Mark Richardson 's Opinion

Mark Richardson is a former Black Cap and current columnist for the Herald on Sunday

Mark Richardson: Carefree approach may have worked

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Brendon McCullum. Photo / Getty Images
Brendon McCullum. Photo / Getty Images

I said last week that cricket was a crazy game. This week I think it is a cruel game. Being stuck in on that pitch on Friday was the last thing this Black Cap team needed.

They were very difficult batting conditions in the first three hours, leading to a no-win situation for our team's beleaguered top order.

Regardless of the New Zealand bowlers and the Australian batsmen putting the conditions into perspective, our lads really didn't need to lose that toss.

After the vitriol that followed an irresponsible display in Brisbane, I saw a vast improvement in batting attitude on Friday and yesterday.

That they were rolled for 150 was more down to that green-top and the toss, underlining an already fragile mental state.

It certainly wasn't down to a lack of application, as was proved in the second innings yesterday.

What I saw was a top order trying their damnedest to apply themselves in the first innings, to leave the ball and bat with control but ultimately doing so in a hopeless situation. I also saw an irony that presented itself at the worst possible time.

Possibly the situation on Friday didn't require tight defence and accurate leaving. It maybe needed a bit of the carefree opportunism of the approach in test one. Oh, those poor devils, they're damned if they do and damned if they don't.

Green-tops put the emphasis on runs scored more than time at the wicket because sooner, rather than later, a ball has your name on it.

But after the fall-out from the first test the only bloke I know that is headstrong enough to take that approach would have been Glenn Turner - who was in fact the man I first learnt that approach from, but I didn't have the courage to apply.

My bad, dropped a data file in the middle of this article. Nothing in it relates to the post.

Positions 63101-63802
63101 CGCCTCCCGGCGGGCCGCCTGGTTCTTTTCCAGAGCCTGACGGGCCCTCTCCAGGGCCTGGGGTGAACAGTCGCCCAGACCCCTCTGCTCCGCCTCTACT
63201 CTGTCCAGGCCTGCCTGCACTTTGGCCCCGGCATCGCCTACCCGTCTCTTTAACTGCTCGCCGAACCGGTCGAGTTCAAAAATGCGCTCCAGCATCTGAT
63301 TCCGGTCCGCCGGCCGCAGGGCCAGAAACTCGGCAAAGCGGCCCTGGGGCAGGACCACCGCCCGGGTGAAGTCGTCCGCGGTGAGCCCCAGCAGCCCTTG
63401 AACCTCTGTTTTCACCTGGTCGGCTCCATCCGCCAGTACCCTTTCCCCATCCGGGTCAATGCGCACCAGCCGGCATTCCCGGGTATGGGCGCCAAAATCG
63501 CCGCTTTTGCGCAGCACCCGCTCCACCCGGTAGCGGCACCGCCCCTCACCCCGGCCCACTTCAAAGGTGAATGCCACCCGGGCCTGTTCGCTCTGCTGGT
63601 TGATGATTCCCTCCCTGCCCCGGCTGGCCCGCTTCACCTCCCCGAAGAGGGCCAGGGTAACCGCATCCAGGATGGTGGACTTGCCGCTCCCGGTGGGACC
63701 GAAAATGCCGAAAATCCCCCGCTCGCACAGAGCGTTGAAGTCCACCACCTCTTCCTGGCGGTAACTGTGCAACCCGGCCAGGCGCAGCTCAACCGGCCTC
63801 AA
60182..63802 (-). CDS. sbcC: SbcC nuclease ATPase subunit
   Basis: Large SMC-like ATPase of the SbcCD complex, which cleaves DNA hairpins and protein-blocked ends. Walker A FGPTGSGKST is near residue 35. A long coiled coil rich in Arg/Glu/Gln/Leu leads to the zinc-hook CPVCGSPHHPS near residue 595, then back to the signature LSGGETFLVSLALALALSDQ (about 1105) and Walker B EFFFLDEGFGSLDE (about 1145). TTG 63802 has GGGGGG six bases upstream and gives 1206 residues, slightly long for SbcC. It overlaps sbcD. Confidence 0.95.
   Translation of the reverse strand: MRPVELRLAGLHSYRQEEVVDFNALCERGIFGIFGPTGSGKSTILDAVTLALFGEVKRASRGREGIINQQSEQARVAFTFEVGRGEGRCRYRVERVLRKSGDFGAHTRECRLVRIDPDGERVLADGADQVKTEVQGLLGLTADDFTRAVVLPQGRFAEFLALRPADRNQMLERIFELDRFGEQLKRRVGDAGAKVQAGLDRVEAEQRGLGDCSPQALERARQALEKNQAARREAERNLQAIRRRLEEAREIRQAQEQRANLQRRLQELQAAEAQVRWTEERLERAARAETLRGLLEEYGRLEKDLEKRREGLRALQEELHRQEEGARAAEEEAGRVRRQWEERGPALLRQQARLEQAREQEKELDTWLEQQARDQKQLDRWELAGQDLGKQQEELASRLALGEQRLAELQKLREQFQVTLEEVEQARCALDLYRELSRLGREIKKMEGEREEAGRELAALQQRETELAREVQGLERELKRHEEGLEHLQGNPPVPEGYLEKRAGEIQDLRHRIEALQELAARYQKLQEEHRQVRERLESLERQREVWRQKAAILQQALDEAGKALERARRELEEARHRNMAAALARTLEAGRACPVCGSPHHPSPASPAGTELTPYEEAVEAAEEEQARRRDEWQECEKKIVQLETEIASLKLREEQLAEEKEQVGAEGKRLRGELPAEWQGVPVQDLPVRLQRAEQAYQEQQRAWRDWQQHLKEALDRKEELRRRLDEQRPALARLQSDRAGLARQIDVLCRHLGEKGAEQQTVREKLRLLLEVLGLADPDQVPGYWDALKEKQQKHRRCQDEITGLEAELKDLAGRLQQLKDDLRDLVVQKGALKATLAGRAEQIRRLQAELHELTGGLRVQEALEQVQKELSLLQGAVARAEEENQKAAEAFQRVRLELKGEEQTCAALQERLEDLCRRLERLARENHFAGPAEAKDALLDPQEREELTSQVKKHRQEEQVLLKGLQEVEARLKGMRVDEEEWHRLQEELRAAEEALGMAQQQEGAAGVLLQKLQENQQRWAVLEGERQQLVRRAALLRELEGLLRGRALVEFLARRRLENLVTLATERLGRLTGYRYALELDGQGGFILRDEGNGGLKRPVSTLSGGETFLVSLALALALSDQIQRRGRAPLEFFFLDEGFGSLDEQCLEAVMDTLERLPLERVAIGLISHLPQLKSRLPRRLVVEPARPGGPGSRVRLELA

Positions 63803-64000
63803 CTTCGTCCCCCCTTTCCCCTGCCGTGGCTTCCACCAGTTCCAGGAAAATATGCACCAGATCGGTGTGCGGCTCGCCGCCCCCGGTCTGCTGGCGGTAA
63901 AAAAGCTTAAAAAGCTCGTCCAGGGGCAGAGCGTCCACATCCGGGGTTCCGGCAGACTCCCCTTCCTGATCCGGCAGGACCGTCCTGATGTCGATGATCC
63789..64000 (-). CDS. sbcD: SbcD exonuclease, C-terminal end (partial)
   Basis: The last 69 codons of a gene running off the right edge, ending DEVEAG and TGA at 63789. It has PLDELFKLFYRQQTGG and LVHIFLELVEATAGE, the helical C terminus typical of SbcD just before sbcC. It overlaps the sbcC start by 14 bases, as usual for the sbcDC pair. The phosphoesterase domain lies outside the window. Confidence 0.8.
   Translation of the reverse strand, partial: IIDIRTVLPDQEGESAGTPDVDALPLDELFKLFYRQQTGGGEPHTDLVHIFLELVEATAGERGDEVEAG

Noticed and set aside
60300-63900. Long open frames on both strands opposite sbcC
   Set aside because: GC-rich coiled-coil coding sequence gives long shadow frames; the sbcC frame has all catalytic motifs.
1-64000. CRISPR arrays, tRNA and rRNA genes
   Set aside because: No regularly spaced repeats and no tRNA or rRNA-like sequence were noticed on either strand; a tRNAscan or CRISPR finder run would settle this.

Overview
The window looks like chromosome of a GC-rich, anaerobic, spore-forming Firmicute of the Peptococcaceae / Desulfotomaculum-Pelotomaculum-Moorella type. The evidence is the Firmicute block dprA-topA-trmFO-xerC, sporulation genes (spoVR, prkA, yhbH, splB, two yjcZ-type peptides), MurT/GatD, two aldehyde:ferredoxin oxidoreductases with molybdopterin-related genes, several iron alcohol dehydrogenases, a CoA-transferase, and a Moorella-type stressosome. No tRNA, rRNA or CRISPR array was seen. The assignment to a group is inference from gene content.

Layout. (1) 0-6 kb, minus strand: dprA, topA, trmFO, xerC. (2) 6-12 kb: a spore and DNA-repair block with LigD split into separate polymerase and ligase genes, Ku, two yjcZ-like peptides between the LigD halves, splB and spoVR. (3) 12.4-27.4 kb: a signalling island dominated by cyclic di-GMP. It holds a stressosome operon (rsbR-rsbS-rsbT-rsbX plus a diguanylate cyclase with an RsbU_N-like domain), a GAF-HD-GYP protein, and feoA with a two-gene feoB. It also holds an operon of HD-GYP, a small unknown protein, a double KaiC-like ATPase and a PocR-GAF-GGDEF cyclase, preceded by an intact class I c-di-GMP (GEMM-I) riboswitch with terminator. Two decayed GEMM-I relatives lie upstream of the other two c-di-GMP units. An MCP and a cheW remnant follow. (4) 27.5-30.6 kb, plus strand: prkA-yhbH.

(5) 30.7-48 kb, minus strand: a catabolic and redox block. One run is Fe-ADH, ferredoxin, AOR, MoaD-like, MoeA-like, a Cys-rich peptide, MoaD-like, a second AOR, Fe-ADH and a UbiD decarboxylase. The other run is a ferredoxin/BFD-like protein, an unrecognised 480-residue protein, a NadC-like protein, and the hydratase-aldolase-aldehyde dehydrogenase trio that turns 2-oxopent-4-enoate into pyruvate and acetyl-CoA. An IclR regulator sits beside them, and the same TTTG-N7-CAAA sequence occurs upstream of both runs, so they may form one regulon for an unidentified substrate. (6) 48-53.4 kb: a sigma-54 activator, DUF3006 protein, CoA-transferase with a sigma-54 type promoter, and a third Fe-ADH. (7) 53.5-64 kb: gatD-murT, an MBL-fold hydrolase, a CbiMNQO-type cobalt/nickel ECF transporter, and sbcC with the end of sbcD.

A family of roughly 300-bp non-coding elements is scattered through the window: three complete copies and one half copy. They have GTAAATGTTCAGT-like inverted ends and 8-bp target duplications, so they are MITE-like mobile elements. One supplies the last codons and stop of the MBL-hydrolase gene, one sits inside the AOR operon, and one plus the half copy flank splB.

I've still a few issues with some of the defensive techniques applied by the top order and, having decided on a defensive approach, they still need to get better defensive strides in.

They can struggle with the mentality of crease occupation because I saw a first-innings approach that suggested 'leave first, play second'.

Even when playing within oneself, the mentality must always be to play first and leave second.

You even have to defend a little wide when the ball is seaming to cover 'no shot' type of dismissals.

You only have to look at the first ball of the innings when Brendon McCullum left it and it went over leg stump to know leaving the ball was the focus.

But how can these skills be honed with the lack of practice time available for test batting with the amount of T20 and ODI play in the calendar?

John Wright can shout till he's blue in the face but skills need a lot of dedicated practice time to develop and maintain.

I hear cricket people in this country talk of the player's 'I.P' or their intellectual property.

I agree they do have intellectual property but in this country it has the property value of an outhouse in South Auckland. However I reckon - and I hope they see it too - that through all the carnage of Friday, between last Sunday and now, they did do more than a little work to improve the foundations.

- Herald on Sunday

Mark Richardson

Mark Richardson is a former Black Cap and current columnist for the Herald on Sunday

Mark Hunter Richardson represented New Zealand in 38 Tests from 2000-2004 racking up an impressive 2,776 runs with an average of 44.7. The former Black Cap began his cricketing career as a left-arm spinner but soon realised that his talents lay with the bat. The transition from ball to bat was seamless and Richardson soon made his international debut against Zimbabwe at the age of 29. Known as a stalwart opener, Richardson’s intelligent style of hard-grind batting came at the perfect time for New Zealand cricket and provided much-needed stability for the Black Caps. Apart from being an excellent opening batsman, Mark Richardson was well-known among fans and team mates for his humorous off-pitch antics and friendly interactions with the famous Beige Brigade, with whom he formed a strong relationship. An excellent cricketer with a personable quality, Richardson once remarked that his retiring first-class average was only different to that of Sir Donald Bradman by a decimal point. Mark Richardson retired from all forms of the game in 2004 and continues to write an insightful, thought-provoking column for the New Zealand Herald.

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